On re-cross-examination, Jacobs' co-worker, Conway, testified:

"Q. Mr. Conway, isn't it correct that in 1969, the manner by which your bonus was computed was as follows: your total commissions on commercial work was added to adjustments consisting of O.E.O. bonus. Those two figures were added together, and then from that figure was subtracted your base salary, is that correct?

A. Yes.

Q. * * * Your base salary was what, $19,000?

A. I think it was at that time.

Q. Was it your understanding that if your commercial searches had been entitling you to $6,000, and your O.E.O. searches amounted to $6,000, adding up to $12,000, that you would get anything more than your $19,000 at the end of the year?

A. No, I don't think so."

Jacobs contends that even if this testimony, as the opinion states, casts serious doubt on Jacobs' contention that his OEO compensation was to be added to his base salary, under the manifest weight test such doubt does not warrant reversal. Conway's testimony does more than raise serious doubt. It directly contradicts Jacobs' contention, and Jacobs is, of course, bound by the testimony of his own witness. Conway's clear and definite response to the questions posed in the final testimony he gave cannot be interpreted as Jacobs urges, as merely raising a conflict with other portions of Conway's testimony. His testimony on re-cross-examination clarified his previous testimony and established the terms of the arrangement under which he and Jacobs were employed.

The tabulation prepared by Jacobs and referred to in the opinion demonstrates that Jacobs understood his compensation was to be computed in precisely the manner Conway described in the testimony quoted above. The second page of the tabulation reads:

Total Commissions Earned $ 8,946.34 Adjustments: OEO T & T/A payment $ 16,630.00 Total Earned $ 25,576.25 Less: Base salary paid during 1970 $ 16,666.67 ____________ Bonus Due $ 8,909.58

This computation was the subject of the following testimony by Jacobs on cross-examination:

"Q. * * * On the basis of your understanding with Mr. Wytmar that your commissions for OEO searches would be in addition to your base salary, I will ask you now why, in the computation that you prepared, you subtracted your base salary from the total of your commercial commissions and your OEO commissions?

A. Mr. Weaver, I don't recall.

Q. * * * How much do you now claim is owing to you for work performed under the OEO contract?

A. Something in excess of $23,000. I think it's $23,400.

Q. * * * I ask you not what has happened since the time you prepared that document which shows a bonus due of $8,909.85, and today's date, at which time you claim $23,000 is owing to you? What has happened between the date you prepared that document and today's date to increase that figure by something?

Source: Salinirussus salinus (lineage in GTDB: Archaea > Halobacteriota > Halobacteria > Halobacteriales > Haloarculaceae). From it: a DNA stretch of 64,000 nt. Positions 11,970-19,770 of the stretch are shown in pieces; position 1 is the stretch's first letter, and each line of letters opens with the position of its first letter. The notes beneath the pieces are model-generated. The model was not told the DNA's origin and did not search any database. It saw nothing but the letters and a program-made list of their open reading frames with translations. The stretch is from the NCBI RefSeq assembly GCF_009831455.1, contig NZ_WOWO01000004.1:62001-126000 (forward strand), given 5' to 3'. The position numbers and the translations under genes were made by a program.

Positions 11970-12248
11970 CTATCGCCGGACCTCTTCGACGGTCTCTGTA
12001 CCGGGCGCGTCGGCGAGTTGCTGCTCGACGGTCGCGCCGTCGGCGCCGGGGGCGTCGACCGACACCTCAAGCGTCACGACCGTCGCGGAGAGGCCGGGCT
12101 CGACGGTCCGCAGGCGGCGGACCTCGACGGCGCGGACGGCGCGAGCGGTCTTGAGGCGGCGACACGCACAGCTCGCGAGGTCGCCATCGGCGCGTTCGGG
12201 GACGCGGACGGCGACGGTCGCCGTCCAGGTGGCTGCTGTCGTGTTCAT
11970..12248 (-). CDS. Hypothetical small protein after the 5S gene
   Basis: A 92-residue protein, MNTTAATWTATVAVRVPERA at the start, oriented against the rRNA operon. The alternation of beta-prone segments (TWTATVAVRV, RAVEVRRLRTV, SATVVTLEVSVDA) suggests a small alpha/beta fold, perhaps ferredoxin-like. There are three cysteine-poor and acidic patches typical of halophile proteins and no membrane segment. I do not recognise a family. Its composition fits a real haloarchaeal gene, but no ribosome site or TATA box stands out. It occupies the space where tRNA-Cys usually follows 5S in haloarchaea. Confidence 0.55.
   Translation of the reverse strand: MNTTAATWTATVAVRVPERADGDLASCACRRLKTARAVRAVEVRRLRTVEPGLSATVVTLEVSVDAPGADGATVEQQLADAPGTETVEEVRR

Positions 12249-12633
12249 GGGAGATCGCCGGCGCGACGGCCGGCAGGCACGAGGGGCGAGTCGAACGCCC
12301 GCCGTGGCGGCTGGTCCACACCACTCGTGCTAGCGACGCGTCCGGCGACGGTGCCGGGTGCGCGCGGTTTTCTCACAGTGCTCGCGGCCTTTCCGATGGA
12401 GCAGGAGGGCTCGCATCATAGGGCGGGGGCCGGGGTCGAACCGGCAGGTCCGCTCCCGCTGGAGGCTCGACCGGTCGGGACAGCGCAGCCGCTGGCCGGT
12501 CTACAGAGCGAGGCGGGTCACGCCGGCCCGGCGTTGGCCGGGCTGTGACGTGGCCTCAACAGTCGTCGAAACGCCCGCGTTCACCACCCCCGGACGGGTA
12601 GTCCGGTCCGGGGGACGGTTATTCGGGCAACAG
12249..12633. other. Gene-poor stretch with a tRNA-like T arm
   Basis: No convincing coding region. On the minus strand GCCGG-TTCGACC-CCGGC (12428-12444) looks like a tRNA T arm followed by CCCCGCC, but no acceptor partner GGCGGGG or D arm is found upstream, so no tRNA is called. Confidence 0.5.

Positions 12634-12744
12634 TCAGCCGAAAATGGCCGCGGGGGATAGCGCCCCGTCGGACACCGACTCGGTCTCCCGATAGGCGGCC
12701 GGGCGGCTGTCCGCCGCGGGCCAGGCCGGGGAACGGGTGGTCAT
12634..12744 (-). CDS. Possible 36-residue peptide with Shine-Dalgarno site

A. There was $36,000 left in the contract to be allocated to the staff after settlement with Mr. Conway, and that has changed my figure.

Q. The settlement to Mr. Conway?

A. That's correct."

The tabulation set forth above and Jacobs' testimony relating to it contradict other portions of this testimony in which Jacobs stated he understood Mr. Wytmar was telling him his base salary would not be set off against his OEO earnings. They demonstrate Jacobs' understanding during the period of his employment. His true understanding is also shown by Jacobs' inability to explain satisfactorily the inconsistency between the computation the trial court approved and the tabulation he prepared, which includes OEO payments in the amount from which the base salary is deducted.

Jacobs, in his petition for rehearing, also directs this court's attention to another tabulation he prepared regarding the earnings he was to receive pursuant to the OEO contract. That tabulation was concerned only with the compensation to be paid for OEO searches; it does not prove that such earnings were not to be included in the amount against which his base salary was to be offset.

The circuit court's decision which offset the base salary against an amount which did not include compensation for OEO searches is against the manifest weight of the evidence, and the petition for rehearing is, therefore, denied.

GOLDBERG, P.J., and O'CONNOR, J., concur.